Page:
It’s been one of those transition years that make us in the turf industry want to get back to the drawing board and find that magical year round grass. Will there ever be a grass like this? It is doubtful, but at least in the mean time there is paspalum!

If you are a bermudagrass grower or going through a tough transition this summer I am going to give you a few tips and try to alleviate some of the panic that may be setting in as you see your beautiful ryegrass start to turn brown. I want to explain just a few things in today’s blog that will help everyone understand the different phases of growing grass and how to get through the growing pains. I have attached several pictures that will make everyone see just how normal it is to have a few minor issues during transition.

The most common question I am seeing in the last week is that one day they had a beautiful lawn and the next day the lawn seemed to be completely wiped out. Our warm season grasses love the heat and humidity and ryegrass can handle heat to a certain point, but as soon as humidity rises that ryegrass folds. The plant has enough stored energy and drought tolerance to get through some minor heat spells, but the combination of heat and humidity to the ryegrass is deadly.

What exactly happened this year? This has been a strange one that we see every few years. It can cause a loss of grass, but most likely it just means we need to work a little harder to get the grass perfect. We experienced one of the most pleasant springs on record keeping the temperatures very mild which made that heat tolerant ryegrass grow stronger. Remember, all the grass breeders out there are trying to develop a year round grass and the ryegrasses improve just a little bit every few years so their heat tolerance keeps building up.

We almost made it through June with temperatures right around 105 degrees with no humidity, which caused some loss of ryegrass but we never had the slow die off we are used to. Two weeks ago we had our first bout of 115 degree temps, throw in a little humidity and then ryegrass didn’t slowly fade away, it completely died off leaving lots of material preventing growth. All of the ryegrass that has died and is occupying leaf space between your warm season leaf blades is preventing it from growing. We have all seen the bermudagrass and paspalum runners move across our driveways and rock beds and wonder why it won’t fill in the bare grass areas. Those areas have no competition for the horizontal growing grass where as your lawn has dead ryegrass taking up space between the leaf blades. For areas like this it is important to get out there and rake up the dead grass or lightly verticut to open up the grass plant. Don’t be surprised if you take a couple garbage cans full of material out of a 1000 SF lawn. When this material is removed you are giving your warm season lawn space to grow and fill in the weak areas.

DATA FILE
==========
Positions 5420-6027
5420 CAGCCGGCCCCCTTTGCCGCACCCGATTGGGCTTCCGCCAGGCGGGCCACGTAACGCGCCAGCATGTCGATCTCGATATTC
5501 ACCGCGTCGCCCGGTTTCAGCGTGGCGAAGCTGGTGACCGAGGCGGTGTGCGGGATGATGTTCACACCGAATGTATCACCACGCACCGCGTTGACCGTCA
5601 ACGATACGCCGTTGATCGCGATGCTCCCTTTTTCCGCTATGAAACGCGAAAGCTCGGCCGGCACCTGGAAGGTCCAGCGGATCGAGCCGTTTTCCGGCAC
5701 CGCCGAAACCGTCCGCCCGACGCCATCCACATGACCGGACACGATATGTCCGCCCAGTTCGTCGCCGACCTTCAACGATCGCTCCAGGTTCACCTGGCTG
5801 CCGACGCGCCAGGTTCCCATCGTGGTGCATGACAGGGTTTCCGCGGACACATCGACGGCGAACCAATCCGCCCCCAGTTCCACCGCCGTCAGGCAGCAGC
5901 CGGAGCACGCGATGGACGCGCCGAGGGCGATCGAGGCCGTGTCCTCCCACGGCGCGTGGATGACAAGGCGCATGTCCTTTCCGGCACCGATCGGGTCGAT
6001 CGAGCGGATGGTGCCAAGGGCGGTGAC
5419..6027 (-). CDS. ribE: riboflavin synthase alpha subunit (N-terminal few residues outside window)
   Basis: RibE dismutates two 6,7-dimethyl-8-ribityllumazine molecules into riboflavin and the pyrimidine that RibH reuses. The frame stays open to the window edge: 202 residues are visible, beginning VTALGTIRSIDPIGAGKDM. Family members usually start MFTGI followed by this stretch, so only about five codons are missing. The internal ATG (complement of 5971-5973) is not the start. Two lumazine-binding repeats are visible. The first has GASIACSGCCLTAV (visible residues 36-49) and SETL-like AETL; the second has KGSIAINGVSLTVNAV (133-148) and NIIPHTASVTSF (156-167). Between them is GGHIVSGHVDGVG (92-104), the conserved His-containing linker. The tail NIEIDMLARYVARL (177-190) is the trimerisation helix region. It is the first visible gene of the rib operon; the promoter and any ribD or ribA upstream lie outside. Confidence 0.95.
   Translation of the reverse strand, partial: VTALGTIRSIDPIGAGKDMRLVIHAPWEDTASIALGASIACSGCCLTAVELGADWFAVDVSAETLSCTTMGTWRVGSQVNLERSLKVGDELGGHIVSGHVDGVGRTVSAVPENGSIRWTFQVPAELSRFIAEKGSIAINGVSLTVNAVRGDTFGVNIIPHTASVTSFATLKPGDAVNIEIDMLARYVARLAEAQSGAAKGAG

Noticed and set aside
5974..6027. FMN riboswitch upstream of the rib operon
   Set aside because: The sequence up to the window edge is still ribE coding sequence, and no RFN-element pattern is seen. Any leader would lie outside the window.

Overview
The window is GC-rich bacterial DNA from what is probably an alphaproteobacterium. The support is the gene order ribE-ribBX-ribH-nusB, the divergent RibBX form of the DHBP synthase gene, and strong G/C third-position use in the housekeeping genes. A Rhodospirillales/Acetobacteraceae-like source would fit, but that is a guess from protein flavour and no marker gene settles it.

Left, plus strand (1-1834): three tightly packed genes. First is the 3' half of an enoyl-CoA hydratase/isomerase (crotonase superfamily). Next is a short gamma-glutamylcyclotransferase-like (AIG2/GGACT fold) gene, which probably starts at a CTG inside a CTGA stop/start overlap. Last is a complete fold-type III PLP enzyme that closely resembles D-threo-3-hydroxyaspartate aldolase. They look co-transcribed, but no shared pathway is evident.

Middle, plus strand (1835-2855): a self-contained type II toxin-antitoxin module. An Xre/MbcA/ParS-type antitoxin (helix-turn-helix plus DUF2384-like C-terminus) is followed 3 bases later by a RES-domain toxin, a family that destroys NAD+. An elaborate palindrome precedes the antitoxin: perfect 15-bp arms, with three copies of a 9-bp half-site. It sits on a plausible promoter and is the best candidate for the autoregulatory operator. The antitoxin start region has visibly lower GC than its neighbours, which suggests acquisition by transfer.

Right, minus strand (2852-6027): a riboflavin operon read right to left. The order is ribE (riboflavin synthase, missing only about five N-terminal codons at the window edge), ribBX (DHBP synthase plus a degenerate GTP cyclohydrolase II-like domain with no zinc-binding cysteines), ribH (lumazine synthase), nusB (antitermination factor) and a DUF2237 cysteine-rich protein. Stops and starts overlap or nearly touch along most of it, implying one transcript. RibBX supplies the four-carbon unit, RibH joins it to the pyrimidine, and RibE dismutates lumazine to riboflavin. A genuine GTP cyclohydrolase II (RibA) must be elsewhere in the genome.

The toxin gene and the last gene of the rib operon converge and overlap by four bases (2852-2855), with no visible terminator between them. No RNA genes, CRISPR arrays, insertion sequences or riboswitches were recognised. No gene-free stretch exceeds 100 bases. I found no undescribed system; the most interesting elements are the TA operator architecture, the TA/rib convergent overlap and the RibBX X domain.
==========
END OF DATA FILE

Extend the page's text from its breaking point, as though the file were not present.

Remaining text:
We have approached the best growing time of the year for warm season grasses and now is the time to push them. We don’t want to push paspalums at this time of the year, but we do want to be pretty aggressive with our bermudagrasses and St Augustine. I often have people ask if they are going to burn their lawn if they fertilize in the summer months. The answer is no–as long as you don’t over apply fertilizer and water it in when you are done.

So what should you be using right now? If you lawn is in really bad shape and the stolons need to move more than 8-10 inches to fill in weak areas, an application of ammonium sulfate 21-0-0 at 5 pounds per 1000 SF will give your lawn a quick boost. This is not a monthly use fertilizer, but a product to push the lawn during the humidity.